Tuesday, May 6, 2014


A video and article posted on Common Sense Media presents five simple rules of digital citizenship to help teens and pre-teens  create a world they can be proud of -- and inspire others to do the same.

In the video, students  express what they like about their digital lives -- as well as what they struggle with. Digital dramas can have a lasting effect on a teen’s life

The Internet, texting, social networking  are the realities of teen life today. And while all of these things can be misused, they also have the potential for being powerful tools when used responsibly.

As well, the article offers some good advice for parents. 

The Internet’s not written in pencil. It’s written in pen. What teens do online spreads fast and lasts long. Remind them to think before they post.
Nothing is as private as they think. Anything teens say or do can be copied, pasted, and sent to gazillions of people in a heartbeat. Make sure kids use privacy settings and that they understand that the best way to protect their secrets is not to post personal stuff.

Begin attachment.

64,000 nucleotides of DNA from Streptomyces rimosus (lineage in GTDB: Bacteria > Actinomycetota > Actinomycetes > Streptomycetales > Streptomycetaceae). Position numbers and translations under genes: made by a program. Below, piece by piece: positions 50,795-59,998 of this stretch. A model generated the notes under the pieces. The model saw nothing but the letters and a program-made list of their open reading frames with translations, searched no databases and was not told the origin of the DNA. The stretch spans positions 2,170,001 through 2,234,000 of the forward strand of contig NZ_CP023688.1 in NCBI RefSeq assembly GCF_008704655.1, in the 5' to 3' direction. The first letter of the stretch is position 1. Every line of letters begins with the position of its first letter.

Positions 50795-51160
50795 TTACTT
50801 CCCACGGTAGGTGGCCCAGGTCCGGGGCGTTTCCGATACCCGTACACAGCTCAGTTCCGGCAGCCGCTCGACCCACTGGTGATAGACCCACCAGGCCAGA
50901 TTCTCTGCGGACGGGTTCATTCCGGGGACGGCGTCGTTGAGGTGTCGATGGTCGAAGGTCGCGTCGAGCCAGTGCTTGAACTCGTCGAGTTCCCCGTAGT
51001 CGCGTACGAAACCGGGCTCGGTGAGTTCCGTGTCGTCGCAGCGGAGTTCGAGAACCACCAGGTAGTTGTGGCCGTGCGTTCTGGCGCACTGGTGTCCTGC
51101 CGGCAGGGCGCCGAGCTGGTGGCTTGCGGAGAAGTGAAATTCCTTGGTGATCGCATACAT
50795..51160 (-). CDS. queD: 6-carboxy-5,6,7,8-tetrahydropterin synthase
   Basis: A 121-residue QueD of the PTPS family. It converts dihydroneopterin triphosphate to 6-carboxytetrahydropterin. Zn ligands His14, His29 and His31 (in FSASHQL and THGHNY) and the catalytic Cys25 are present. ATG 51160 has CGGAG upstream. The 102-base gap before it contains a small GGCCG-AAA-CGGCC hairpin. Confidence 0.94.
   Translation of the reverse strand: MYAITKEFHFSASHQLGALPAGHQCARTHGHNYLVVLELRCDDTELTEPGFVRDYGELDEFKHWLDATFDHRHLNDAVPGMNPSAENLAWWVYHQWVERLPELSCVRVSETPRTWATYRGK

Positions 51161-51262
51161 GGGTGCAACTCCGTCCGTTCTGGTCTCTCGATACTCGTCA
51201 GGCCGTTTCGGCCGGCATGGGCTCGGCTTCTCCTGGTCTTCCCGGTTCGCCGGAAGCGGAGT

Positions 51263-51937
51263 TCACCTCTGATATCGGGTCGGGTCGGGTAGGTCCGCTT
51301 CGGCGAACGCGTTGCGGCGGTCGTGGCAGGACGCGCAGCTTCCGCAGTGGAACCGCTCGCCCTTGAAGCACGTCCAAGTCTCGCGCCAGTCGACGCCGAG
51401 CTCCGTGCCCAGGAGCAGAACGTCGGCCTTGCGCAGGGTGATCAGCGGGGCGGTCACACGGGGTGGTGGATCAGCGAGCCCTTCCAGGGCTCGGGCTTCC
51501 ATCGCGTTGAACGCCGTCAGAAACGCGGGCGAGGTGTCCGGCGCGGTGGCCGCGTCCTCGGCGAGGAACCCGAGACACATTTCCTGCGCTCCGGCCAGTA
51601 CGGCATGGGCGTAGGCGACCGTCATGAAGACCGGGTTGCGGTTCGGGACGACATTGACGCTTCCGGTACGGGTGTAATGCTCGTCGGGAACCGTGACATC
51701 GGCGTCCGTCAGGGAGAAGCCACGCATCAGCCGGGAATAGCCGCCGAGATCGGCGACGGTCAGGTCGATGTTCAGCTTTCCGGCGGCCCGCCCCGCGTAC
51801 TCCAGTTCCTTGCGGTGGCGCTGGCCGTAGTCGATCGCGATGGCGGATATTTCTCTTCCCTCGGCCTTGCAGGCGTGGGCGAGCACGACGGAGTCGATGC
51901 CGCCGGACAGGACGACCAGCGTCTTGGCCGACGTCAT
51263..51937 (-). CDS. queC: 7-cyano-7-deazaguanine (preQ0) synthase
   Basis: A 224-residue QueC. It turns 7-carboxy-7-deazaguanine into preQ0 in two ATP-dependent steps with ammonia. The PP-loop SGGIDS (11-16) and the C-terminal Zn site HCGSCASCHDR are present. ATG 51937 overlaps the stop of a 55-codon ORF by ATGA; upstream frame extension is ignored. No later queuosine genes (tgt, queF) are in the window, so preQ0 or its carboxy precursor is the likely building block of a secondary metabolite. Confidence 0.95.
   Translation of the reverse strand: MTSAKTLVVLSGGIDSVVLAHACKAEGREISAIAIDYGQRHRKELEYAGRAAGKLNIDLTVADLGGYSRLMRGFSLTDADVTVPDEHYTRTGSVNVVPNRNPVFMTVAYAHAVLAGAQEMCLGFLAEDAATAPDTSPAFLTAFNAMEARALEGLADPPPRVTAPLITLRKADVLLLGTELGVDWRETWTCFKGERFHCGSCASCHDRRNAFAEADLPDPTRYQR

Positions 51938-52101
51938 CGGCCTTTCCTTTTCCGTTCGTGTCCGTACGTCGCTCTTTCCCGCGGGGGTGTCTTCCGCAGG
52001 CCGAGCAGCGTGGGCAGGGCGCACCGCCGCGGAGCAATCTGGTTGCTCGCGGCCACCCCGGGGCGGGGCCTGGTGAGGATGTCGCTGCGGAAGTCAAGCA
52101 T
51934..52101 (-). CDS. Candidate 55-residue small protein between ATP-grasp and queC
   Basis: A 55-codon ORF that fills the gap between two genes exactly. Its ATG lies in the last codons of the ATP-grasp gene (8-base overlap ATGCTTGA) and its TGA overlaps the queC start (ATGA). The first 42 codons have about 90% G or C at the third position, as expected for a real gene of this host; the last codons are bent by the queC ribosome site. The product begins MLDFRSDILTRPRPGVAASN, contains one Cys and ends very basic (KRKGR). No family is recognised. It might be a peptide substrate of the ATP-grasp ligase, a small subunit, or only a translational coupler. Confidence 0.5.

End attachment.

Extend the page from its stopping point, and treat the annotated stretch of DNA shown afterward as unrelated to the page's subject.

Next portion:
Kindness counts. The anonymity of the digital world can lead kids to say and do things online that they wouldn’t in person. Encourage them to communicate kindly, stand up for others, and build positive online relationships rooted in respect.
Digital cheating is still cheating. Right and wrong extend to online and mobile life. Impart your values, and tell kids not to plagiarize, download illegally, or use technology to cheat in school.
Embrace their world. None of us wants technology to isolate us from our kids. Do some homework, and ask kids to share the sites they visit, the songs they download, the gadgets they love. It’s up to us to join the fun and help them seize the potential.

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